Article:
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Max Weber Events by MW Fellows abstracts 2014-2015

Poverty Research Workshop

povertyworkshopOrganizer: Julia McClure (HEC MW Fellow

5 December 2014, 9:15-17:00
MWP Common Room


The “Poverty Research Workshop” aims to establish an inter-disciplinary discussion on poverty research, the future directions and uses of a poverty research network, and ways in which academic practice can be linked to society today.

A number of speakers from a range of disciplines from inside and outside the EUI, and a roundtable discussing setting up a poverty research network focused on poverty and its many facets.


European Security: A Talk with Baroness Pauline Neville Jones



Organizers: Damien Gerard (LAW), Thomas Raineau (HEC), Garvan Walshe (SPS)

 10 February 2015, 17:00-19:00
Sala Europa, Villa Schifanoia




Baroness Neville Jones of Hutton Roof has been National Security Adviser to David Cameron, and Security Minister in Her Majesty’s Government.

Formerly Chairman of the UK’s Joint Intelligence Committee, Lady Neville Jones has also been Political Director at the Foreign Office and a governor of the BBC. She was Britain’s chief negotiator at the Dayton Accords which brought an end to the Bosnian War. Earlier in her career she was deputy chef de cabinet to Commissioner Christopher Tugendhat and served the Foreign Office in Singapore and Bonn.

She will deliver her address at a time when dangers to European security are particularly acute. In particular: 

  • The recent terrorist attacks in France have raised again the question of a more ambitious anti-terrorist policy at EU level.
  • Russia’s actions in Ukraine present the EU with a further set of serious security challenges.
  • Some European states, and the EU itself, are engaged militarily on different fronts beyond the EU, from Mali to ISIS.

Diversities and Inequalities: Multiculturalism vs Interculturalism Debate



Organizer: Julija Sardelic (SPS)

11 February 2015, 16:00-19:00
Badia, MWP Common Room




According to many scholars contemporary society is becoming increasingly diverse, especially in the age of global migration. People with different (often externally ascribed) identities, backgrounds and statuses are living in a common space co-creating the pluralistic society with their own experience as well as engagement. However, at the same time, many academics have argued that diversities are necessarily interrelated with certain societal hierarchies, which go hand-in-hand with the production of an individual’s social inequalities. Throughout history as well as in the present, members of pluralistic societies have developed various measures to ‘manage’ their diversities and hence also address inequalities (even in cases where this produced even deeper exclusion of certain populations, such as migrants and minorities). The question of managing diversity and addressing inequalities is also currently in the spotlight because of the on-going economic crisis and, to certain extent, the decline of the welfare state as well as growing intolerance towards marginalized populations. This workshop will compare and critically evaluate two theoretical approaches (as well as their implementation in practice) that address these challenges: multiculturalism and interculturalism.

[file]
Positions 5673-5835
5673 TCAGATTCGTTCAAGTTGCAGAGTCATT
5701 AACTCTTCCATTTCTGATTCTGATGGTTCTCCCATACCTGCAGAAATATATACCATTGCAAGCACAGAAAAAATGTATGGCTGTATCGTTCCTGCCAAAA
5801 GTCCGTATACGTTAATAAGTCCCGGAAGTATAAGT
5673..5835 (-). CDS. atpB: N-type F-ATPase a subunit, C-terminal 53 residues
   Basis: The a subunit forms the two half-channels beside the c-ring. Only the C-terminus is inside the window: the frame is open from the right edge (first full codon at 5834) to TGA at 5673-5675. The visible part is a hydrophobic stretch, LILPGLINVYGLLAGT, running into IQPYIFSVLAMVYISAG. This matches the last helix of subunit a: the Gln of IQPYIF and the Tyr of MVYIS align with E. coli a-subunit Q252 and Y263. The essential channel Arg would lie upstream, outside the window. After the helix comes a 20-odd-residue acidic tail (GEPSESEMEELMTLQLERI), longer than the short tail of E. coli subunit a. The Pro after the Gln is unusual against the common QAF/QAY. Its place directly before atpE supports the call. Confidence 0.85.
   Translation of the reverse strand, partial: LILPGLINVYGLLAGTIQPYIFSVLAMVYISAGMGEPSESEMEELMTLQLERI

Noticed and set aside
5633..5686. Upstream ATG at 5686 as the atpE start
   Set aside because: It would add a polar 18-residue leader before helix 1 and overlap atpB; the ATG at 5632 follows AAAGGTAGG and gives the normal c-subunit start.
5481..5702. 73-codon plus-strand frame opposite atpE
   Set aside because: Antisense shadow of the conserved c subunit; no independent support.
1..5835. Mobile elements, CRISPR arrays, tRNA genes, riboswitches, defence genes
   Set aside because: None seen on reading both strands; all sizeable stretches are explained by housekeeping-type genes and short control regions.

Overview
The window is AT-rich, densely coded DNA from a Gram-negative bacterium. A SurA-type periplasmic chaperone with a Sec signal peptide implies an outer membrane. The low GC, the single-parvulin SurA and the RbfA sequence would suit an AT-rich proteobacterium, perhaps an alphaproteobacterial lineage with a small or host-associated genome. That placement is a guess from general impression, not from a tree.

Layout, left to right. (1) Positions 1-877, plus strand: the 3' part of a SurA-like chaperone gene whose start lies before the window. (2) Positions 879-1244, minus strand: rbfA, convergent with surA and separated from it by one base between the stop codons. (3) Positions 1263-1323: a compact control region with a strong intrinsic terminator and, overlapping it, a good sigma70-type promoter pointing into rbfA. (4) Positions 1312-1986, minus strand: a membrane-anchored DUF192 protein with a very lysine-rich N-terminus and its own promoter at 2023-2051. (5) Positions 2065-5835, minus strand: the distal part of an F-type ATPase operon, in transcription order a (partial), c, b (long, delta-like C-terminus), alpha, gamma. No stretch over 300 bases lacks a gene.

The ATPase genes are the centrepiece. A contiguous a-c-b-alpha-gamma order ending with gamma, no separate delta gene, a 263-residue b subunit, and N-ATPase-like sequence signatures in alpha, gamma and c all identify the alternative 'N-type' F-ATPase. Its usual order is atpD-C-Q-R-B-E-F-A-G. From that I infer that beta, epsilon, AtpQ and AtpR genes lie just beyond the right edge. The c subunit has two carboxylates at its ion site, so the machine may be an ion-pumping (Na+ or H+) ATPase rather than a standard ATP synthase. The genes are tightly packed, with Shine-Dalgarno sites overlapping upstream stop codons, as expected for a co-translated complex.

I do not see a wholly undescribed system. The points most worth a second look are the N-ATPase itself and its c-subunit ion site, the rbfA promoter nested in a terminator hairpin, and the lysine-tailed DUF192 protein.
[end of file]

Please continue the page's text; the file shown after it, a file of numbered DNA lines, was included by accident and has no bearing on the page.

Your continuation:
The keynote speaker will be Professor Will Kymlicka (Queens University at Kingston), who will present his view on the multiculturalism versus interculturalism debate. His presentation will be followed by a round table with Max Weber Fellows and open discussion.

Law and War: An Uneasy Relationship 



Organizers: Or Bassok (LAW Fellow), Pablo Kalmanovitz (LAW Fellow), Michal Onderco (SPS Fellow)

12 March 2015, 11:00-13:00
Sala del Capitolo



  • Are so-called killer robots – machines that can decide autonomously on the use of lethal force – inherently unlawful?
  • Labeling states as “rogue” does not lead to change of their behavior. But what if there is a different point in such labeling?
  • If combatants follow orders approved by military lawyers, can they still refuse to obey these orders if they find them manifestly unlawful?  
  • Are crimes against humanity an extension of war crimes or is it a distinct moral and legal category in the context of international criminal law?